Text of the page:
West Virginia’s Best “Wild” Chefs

Wild Wonderful West Virginia

Anne Hart is owner and executive chef of Provence Market Cafe, located in Bridgeport. Anne draws from the ingredients and local flavors of Provence and the Mediterranean. She works closely with local growers and farmers to cultivate ingredients for Provence Market’s menu, giving her international dishes an Appalachian spin.

West Virginia is known for being “Wild and Wonderful.”  How do you incorporate this idea into your menu?
Foraging and harvesting locally has been a culinary trend worldwide for many years, but in West Virginia this is a way of life. At Provence Market, we have always incorporated West Virginia’s indigenous ingredients into our menu whenever possible. Ramps, morel mushrooms, and fiddlehead ferns in spring are the most notable ingredients. My daddy always dug them for me, and now that he is in North Carolina, he calls me inquiring, “They in yet?” Secret ramp spots, the elusive morel mushroom garden, and moonshine origins are all mysteries, but no self-respecting West Virginian would be caught without a batch of each in his freezer.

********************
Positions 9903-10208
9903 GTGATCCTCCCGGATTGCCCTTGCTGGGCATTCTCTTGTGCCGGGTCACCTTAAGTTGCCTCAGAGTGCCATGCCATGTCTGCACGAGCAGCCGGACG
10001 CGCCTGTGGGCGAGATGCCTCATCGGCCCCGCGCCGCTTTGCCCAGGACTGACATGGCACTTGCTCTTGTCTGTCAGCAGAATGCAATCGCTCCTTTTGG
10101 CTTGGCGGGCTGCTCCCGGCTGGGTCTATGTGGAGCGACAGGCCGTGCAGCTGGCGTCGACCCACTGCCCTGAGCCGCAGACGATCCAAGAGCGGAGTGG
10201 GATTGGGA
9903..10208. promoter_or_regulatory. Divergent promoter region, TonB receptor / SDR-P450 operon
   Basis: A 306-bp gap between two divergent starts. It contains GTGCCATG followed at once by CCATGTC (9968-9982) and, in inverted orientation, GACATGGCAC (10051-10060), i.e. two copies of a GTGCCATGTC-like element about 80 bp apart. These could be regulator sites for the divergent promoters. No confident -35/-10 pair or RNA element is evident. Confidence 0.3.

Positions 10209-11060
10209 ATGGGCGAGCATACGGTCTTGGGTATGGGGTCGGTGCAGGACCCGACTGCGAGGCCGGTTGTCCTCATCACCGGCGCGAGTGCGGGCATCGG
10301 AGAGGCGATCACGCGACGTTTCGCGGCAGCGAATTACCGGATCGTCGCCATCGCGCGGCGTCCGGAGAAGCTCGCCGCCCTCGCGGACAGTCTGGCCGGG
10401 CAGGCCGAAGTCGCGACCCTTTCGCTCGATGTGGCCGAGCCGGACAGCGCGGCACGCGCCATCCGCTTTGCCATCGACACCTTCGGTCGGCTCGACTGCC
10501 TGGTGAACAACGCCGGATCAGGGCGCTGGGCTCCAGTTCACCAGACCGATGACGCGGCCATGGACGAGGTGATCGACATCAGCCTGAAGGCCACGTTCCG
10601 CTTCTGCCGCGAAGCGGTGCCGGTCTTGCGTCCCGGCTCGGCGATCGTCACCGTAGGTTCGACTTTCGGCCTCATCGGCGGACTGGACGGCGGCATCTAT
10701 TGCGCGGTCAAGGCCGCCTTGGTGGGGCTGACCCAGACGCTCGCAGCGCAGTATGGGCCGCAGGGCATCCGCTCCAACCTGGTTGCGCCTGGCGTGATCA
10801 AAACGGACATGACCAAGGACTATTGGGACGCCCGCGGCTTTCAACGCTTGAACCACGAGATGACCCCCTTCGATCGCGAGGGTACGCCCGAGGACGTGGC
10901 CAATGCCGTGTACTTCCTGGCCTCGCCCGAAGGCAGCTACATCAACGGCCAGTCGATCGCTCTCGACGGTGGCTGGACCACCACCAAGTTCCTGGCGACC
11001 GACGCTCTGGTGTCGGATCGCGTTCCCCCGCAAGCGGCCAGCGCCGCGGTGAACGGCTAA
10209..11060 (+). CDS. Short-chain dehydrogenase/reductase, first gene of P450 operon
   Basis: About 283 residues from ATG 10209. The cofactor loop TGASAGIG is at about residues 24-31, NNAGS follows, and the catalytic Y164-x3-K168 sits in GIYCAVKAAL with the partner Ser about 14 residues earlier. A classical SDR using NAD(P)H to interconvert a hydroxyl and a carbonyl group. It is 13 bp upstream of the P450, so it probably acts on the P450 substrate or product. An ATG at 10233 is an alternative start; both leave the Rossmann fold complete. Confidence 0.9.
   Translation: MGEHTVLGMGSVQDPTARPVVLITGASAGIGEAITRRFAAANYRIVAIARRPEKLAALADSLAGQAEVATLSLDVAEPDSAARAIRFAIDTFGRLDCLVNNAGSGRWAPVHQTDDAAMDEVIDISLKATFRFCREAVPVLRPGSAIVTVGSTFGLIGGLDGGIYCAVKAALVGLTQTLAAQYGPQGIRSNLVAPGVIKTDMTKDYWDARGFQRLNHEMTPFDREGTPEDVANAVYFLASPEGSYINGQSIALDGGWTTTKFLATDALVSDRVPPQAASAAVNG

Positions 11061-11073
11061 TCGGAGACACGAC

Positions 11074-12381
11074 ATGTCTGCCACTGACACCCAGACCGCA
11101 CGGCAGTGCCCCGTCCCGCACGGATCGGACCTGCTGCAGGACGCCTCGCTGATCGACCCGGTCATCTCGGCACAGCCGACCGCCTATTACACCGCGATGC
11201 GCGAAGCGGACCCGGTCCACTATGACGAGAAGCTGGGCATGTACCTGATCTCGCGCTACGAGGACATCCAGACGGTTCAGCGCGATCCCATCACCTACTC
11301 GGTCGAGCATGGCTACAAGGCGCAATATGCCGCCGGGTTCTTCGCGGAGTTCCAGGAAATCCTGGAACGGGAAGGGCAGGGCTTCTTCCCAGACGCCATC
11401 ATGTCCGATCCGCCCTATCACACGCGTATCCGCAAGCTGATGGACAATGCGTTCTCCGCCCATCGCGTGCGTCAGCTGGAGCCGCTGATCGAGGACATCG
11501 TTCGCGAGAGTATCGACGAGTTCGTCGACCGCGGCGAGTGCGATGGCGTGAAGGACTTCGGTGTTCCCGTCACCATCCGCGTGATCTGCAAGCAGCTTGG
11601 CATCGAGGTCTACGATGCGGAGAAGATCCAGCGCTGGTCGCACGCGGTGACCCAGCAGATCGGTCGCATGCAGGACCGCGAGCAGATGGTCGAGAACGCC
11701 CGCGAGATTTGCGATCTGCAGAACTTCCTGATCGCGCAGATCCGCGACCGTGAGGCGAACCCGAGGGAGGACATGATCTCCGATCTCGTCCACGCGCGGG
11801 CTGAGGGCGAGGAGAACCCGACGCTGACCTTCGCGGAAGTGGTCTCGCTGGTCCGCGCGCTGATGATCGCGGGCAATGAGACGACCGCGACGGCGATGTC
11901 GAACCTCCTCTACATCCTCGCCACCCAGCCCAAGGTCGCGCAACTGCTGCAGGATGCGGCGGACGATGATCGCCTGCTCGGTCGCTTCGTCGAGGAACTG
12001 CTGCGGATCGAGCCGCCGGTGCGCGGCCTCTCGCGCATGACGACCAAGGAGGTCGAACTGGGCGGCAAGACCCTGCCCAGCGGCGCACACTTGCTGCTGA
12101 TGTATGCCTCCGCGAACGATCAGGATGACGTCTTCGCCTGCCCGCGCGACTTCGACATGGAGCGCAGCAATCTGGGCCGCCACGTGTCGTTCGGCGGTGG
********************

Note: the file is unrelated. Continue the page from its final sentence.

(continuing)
The menu at Provence Market features a number of dishes with international flavor. How have you been able to put a West Virginia spin on these international dishes?
My favorite summer dishes are taken straight from my farmers’ market basket I receive each week. Last week I did blistered blackberries, cilantro roasted cherry tomatoes, sautéed baby kale, and wilted leeks over grilled salmon. The plate was beautiful, amazingly fresh, and tasted like summer.

A favorite recurring special is my trout with brown butter, lemon, and capers prepared using classic French preparation. My ramp bisque is anticipated each spring. I turn my morels into an über Steak Diane. Vichyssoise is on the menu this week as more leeks and fresh dug potatoes are here. I can confit just about anything, and cassoulets can take on all kinds of playful ingredients. Miniature coq au vin using West Virginia quail is popular in the fall, as well as my Dijon pork stew and boeuf bourguignon. All use local pork and beef. It’s all about mixing local ingredients with an international cooking style.



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